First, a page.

CIRE (Community-, Industry-, Research-, and Entrepreneurship-based) Design Challenges

challenge

CIRE Design Challenges

CIRE Design Challenges will be threaded through the curriculum to engage students in professional practice. The variety of projects will expose all students to a diverse set of potential career options. The aim is to develop inclusive, team-based, deeply meaningful learning experiences that feature critical thinking, problem-solving, and design. The CIRE challenges will be highly relevant to rural, Latino/a, and Native American students as they will focus on needs important to their communities and cultures, bridging the gap between engineering and the identities of underrepresented groups by engaging these students in ways not previously attempted.

CBE 101: Introduction to Chemical Engineering and Biological Engineering

Challenge 1: Why Chem E Challenge
This community-related challenge introduces students to the scope of the chemical engineering profession. Chemical Engineering students work in teams to research and interview an alumnus, faculty member, graduate student, or industry professional to learn more about their career. Students explore potential chemical engineering careers and pathways with an emphasis on the mindset and educational experiences that will make them competitive. They produce a promotional brochure that the UNM CBE Department can use to attract new students to the field of chemical engineering.

Challenge 2: Antimicrobials
This prototypical entrepreneurial challenge exposes students to the product applications of current research performed by Prof. David Whitten’s laboratory at UNM. His newly developed OPEs (Oligo phenylene ethynelenes) are polymers with remarkable antimicrobial resistance. Students present ideas and proposed applications of OPEs as antimicrobial surface coatings and homogenous embeddings within products. Students present 10 minute pitches to their peers, faculty, and industry/academic professionals on applications ranging from toilet seats to money counting machines.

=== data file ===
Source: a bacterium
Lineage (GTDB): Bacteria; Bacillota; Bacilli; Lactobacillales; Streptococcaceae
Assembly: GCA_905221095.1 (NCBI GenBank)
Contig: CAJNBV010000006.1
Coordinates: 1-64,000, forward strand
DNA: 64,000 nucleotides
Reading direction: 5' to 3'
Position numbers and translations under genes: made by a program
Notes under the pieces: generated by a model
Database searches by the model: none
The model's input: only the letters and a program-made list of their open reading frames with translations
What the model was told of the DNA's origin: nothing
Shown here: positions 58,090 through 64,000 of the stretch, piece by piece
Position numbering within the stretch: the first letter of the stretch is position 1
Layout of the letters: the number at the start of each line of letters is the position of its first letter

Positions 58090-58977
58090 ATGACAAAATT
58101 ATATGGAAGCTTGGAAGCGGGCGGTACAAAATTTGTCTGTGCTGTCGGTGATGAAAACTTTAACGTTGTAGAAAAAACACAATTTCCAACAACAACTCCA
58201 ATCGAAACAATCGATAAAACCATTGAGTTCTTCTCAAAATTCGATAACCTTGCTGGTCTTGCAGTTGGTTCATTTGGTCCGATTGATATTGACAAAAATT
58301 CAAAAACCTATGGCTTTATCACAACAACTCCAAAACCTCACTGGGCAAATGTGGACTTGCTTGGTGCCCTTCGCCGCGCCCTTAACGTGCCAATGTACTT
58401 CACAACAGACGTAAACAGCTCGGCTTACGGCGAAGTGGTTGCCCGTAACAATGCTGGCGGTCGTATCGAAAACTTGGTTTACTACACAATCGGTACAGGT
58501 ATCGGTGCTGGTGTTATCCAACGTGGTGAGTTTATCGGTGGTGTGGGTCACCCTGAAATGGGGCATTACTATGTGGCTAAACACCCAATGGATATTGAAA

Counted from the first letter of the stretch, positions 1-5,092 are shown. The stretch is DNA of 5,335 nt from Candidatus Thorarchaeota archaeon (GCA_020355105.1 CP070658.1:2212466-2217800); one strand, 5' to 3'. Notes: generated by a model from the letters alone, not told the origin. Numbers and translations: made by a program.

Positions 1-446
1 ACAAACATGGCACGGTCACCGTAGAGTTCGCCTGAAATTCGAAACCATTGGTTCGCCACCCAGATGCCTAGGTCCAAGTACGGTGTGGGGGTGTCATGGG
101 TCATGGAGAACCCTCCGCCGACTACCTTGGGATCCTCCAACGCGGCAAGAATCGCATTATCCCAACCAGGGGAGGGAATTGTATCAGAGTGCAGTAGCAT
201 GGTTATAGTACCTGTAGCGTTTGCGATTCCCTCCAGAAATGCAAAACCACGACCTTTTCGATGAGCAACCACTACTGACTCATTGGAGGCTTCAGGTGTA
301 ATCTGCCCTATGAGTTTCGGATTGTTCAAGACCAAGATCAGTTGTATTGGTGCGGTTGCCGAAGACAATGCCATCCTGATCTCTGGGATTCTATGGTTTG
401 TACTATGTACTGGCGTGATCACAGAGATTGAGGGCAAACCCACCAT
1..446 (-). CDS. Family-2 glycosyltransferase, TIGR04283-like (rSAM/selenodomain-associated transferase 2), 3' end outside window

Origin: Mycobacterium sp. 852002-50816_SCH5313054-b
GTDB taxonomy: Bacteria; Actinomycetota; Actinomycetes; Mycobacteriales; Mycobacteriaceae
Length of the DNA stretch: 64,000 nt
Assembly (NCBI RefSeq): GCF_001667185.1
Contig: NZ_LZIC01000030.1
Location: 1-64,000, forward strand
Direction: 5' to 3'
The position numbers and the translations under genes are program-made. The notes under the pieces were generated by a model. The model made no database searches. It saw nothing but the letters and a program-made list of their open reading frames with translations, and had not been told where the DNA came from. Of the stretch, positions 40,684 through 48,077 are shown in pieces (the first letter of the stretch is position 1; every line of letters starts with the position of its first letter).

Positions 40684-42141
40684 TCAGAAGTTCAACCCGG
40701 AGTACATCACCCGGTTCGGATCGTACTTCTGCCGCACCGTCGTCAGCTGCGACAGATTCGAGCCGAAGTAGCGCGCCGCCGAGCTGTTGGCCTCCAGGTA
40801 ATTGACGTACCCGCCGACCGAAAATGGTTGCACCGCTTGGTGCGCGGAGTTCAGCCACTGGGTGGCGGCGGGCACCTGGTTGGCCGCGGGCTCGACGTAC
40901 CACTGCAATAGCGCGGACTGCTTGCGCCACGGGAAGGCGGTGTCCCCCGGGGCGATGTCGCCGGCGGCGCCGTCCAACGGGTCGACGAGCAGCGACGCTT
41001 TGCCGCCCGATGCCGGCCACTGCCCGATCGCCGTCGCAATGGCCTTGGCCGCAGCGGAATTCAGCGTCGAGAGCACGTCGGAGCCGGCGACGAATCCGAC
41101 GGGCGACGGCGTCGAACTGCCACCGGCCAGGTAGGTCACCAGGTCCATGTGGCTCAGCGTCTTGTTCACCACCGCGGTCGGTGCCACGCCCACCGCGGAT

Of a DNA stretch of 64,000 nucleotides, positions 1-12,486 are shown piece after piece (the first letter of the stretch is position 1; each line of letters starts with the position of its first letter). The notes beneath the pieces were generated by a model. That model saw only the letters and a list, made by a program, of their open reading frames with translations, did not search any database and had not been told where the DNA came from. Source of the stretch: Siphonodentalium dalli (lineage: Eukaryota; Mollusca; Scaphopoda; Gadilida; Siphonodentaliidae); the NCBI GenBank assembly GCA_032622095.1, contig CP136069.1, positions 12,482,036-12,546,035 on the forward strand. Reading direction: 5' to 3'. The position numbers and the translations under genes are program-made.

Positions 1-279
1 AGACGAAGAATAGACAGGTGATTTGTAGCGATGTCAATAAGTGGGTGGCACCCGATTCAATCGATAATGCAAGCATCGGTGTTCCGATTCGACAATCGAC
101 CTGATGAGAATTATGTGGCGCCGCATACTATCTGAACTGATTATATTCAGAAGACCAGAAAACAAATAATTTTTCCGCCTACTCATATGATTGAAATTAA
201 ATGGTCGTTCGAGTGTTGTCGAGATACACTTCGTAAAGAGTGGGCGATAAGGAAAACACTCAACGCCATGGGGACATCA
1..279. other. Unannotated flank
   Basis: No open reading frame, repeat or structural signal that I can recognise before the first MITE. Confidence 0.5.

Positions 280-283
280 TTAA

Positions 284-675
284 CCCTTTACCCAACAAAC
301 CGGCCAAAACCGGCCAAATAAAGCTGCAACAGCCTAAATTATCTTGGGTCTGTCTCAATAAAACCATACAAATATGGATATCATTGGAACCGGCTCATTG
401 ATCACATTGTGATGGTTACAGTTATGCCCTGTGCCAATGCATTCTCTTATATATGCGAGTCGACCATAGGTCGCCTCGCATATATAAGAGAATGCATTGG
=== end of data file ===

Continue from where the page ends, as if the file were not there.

Challenge 3: Bioshipping Challenge
This industry-based challenge revolves around the applications developed by UNM alumnus Dr. Doug Smith and his company NanoPore. This design challenge began as a project where students develop innovative methods for shipping biological samples within tight temperature tolerances. The project evolved the following semester to include a laboratory aspect. Students apply evaporative cooling and alternate temperature control methods to real-life product applications, learning aspects of heat transfer firsthand.



Challenge 4: Evaporative Cooling Challenge
This industry-based challenge involves student experimentation in developing a self-cooling water bottle using evaporative cooling heat transfer. The students worked for three weeks in the undergraduate Unit Operations Laboratory applying an iterative method to identify the lowest achievable water bottle temperature under various design conditions. This project allows students to apply basic heat transfer and thermodynamics principles to design a solution for an important everyday challenge.

Challenge 5: Acid Mine Drainage Challenge
This community-based challenge focuses on the difficulties posed to communities in Northern New Mexico and Southwestern Colorado which are downstream of potentially hazardous abandoned mines. One such mine sustained a significant release of contaminated water, resulting in discoloration of rivers, and causing hardship within Native American and Hispanic farming communities downstream. The work of Research Professors Jose Cerrato and Adrian Brearley help inform the students on the nature of the contamination from these mines. Students are tasked with assessing and characterizing water contamination of these mines and developing solutions for its remediation.

CBE 251: Material and Energy Balances

Challenge: Algal Biofuels